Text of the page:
14 May The 8 Key Elements of Resilience
via Psychology Today by Shahram Heshmat
Resilience is defined as the psychological capacity to adapt to stressful circumstances and to bounce back from adverse events. Resilience is considered a process to build resources toward searching for a better future after potentially traumatic events. Some of these resources come from our inherent potential and some from what we learn about how to endure hardship. The ability to bounce back requires being empowered to make decisions that promote personal well-being. And like sobriety, they must be frequently reconfirmed (Southwick & Charney, 2012).
1. Pursuing a meaningful goal. Resilient individuals find a calling and dedicate themselves to what gives life purpose. Pursuing a meaningful purpose may involve stress and pain in the short run but over the long run brings meaning (e.g., raising children, seeking personal growth, training for a marathon). People with a sense of purpose feel less anxiety and stress (Hagerty, 2016). As Nietzsche remarked, “He who has a why to live can bear almost any how.”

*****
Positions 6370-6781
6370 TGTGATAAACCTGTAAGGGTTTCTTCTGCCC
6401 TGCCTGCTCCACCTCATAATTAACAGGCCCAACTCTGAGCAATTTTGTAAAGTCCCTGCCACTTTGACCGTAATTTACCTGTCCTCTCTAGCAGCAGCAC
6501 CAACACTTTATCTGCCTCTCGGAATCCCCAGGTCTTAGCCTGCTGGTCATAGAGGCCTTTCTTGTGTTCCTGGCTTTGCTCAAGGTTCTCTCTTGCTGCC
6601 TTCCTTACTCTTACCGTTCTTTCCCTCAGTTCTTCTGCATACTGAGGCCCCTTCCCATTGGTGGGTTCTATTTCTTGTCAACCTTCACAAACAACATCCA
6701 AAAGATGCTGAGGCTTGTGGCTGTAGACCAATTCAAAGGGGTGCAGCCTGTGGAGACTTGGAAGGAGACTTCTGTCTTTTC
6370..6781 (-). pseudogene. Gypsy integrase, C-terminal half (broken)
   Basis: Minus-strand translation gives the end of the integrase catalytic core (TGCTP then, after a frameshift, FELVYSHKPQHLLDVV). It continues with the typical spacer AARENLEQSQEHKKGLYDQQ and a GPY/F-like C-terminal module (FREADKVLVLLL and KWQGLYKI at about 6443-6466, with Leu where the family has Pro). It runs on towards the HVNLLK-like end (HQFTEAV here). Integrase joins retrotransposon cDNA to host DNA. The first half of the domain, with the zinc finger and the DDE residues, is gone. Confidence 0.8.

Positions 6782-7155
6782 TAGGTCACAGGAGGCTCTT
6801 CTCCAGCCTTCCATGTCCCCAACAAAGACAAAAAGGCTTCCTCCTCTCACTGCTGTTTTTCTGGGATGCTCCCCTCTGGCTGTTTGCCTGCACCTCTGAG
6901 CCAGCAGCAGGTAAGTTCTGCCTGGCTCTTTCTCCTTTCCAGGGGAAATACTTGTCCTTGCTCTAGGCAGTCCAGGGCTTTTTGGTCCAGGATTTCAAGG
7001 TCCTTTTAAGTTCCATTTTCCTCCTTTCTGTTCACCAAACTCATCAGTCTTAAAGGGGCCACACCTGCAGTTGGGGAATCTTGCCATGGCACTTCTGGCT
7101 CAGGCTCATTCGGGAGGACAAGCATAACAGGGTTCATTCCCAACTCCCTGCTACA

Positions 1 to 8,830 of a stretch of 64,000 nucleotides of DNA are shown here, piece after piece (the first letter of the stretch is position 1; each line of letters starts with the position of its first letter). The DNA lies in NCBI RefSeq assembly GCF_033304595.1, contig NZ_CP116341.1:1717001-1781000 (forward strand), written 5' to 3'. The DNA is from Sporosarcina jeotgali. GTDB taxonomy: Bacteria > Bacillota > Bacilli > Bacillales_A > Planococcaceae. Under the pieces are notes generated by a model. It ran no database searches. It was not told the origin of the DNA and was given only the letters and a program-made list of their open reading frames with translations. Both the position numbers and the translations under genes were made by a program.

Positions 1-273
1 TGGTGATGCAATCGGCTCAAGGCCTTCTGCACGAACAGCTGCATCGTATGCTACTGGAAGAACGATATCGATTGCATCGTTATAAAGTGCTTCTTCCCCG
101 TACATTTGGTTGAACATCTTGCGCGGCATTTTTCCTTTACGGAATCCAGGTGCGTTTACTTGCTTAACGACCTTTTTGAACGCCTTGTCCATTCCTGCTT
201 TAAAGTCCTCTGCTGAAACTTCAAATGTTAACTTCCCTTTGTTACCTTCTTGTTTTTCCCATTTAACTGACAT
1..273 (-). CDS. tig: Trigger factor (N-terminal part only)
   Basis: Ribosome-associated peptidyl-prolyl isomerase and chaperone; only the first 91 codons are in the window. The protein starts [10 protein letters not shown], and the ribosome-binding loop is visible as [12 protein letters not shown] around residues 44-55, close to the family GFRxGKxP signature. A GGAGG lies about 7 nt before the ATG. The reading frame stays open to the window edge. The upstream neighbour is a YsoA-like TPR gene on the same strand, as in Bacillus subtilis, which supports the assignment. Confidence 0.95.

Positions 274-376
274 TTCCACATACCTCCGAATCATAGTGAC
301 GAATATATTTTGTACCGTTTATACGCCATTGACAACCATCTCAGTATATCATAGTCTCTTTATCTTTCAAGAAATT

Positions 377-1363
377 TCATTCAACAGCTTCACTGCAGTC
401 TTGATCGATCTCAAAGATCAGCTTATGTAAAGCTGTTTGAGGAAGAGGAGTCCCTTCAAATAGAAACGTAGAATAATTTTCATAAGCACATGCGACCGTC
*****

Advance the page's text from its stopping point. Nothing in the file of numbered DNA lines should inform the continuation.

2. Challenge assumption. Resilience requires creativity and flexibility. Traditional beliefs should be examined in the light of new experiences and ideas. Creativity requires one to consider many perspectives to avoid being imprisoned by one’s habitual thoughts. In the aftermath of major life struggles, where fundamental assumptions are seriously confronted, it can lead to positive psychological change (Terdeschi and Calhoun, 2004). In a sense, change represents the death of who we once were. For example, psychologist Lyubomirsky (2013) notes that a rewarding life after divorce requires not only leaving your spouse but also leaving your past self behind.
3. Cognitive flexibility. Resilient people tend to be flexible in their way of thinking and responding to stress. An important component of cognitive flexibility is accepting the reality of our situation, even if that situation is frightening or painful. Acceptance is a key ingredient in the ability to tolerate highly stressful situations. Avoidance and denial are the most common counterproductive coping strategies that can help people temporarily, but it ultimately stands in the way of growth…
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